A charge of conspiracy is detailed under section 15.03 of the Texas Penal Code. A person commits criminal conspiracy if, with intent that a felony be committed:

  • He agrees with one or more individuals that they or one or more of them engage in conduct that would constitute the offense; and
  • He or one or more of them performs an overt act in pursuance of the agreement
    • An agreement constituting a conspiracy may be inferred from the acts of the parties

An agreement constituting a conspiracy may be inferred from the acts of the parties. Direct evidence of agreement between the parties is not required. Prosecutors may prove the existence of a conspiracy by circumstantial evidence that is logically deductible.

If, in an attempt to carry out a conspiracy to commit one felony, another felony is actually committed by one of the conspirators, all conspirators are guilty of the felony actually committed, even though they had no intent to actually commit it, if the offense was committed in furtherance of the unlawful purpose and was one that should have been anticipated as a result of carrying out the conspiracy.

It is not a defense to the charge of conspiracy that if at the trial of the coconspirators, one or more of them was acquitted, so long as two or more coconspirators still have not been acquitted. Additionally, it is not a defense to this crime that one or more of the coconspirators has not been prosecuted or convicted or has been convicted of a different offense.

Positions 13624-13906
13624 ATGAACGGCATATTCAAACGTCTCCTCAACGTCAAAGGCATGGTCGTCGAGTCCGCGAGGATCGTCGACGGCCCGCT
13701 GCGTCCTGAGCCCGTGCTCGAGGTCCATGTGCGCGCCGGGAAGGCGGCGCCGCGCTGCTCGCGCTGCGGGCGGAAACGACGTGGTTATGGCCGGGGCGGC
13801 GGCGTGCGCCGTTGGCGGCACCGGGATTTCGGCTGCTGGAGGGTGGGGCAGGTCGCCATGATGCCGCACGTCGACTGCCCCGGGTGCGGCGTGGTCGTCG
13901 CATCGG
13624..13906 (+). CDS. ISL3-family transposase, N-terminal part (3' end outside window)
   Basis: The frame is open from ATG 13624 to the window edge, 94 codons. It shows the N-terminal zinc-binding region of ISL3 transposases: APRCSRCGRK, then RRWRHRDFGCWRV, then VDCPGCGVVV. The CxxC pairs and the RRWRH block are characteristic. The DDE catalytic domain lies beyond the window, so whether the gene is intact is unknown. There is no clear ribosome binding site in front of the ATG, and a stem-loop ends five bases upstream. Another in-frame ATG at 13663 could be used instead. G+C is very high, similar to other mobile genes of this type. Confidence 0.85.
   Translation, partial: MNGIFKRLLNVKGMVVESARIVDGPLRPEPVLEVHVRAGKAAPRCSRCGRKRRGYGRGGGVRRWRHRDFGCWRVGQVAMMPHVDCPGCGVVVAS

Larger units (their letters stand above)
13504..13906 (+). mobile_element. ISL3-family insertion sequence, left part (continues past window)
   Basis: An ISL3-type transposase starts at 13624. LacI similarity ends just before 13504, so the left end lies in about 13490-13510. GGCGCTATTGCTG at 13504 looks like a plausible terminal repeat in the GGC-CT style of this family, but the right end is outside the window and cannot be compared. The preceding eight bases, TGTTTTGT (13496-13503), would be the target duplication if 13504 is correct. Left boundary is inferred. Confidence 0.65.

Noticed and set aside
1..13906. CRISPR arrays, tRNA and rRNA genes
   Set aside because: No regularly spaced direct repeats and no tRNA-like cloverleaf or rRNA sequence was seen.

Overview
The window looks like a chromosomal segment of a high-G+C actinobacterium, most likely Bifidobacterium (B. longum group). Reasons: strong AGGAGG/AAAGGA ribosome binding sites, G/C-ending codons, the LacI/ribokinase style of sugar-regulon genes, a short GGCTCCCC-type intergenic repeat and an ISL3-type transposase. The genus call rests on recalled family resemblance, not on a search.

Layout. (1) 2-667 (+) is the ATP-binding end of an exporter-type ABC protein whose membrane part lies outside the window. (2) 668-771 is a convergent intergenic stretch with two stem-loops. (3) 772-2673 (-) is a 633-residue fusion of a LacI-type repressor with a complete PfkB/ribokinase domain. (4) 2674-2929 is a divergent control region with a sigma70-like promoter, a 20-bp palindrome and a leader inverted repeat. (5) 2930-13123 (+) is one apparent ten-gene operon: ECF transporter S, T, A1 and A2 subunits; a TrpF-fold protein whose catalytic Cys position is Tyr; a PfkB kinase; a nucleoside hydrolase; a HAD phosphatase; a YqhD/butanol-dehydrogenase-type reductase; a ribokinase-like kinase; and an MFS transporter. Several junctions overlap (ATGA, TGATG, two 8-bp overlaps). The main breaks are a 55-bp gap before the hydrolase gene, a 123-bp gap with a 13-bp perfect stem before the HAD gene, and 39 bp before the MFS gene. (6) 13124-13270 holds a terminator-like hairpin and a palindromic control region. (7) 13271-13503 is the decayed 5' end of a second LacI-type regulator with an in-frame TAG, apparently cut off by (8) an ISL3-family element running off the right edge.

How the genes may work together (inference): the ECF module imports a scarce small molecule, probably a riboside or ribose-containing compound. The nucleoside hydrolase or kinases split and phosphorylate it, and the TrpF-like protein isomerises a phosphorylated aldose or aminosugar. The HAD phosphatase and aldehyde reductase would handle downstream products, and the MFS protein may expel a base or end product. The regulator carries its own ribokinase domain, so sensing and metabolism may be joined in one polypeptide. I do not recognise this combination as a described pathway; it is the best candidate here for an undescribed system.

One person acting alone cannot commit a conspiracy. The rule has evolved that inasmuch as two persons are necessary to a conspiracy, if two are tried and one is acquitted, the other must also be acquitted.

The charge of Conspiracy is one level lower than the most serious felony that is the object of the conspiracy, and if the most serious felony that is the object of the conspiracy is a state jail felony, the offense is a class A misdemeanor.

The charge of conspiracy is a power tool for the prosecutor. If you have been charged with the offense of conspiracy you need a defense attorney who understands the intricacies of this charge and can evaluate the facts and evidence and develop the defenses in your case.

If you are facing a conspiracy charge, Attorney Matt Bingham is ready to get to work on your case. You need to secure a competent and qualified defense lawyer. Contact the law offices of Matt Bingham today to schedule a free consultation.

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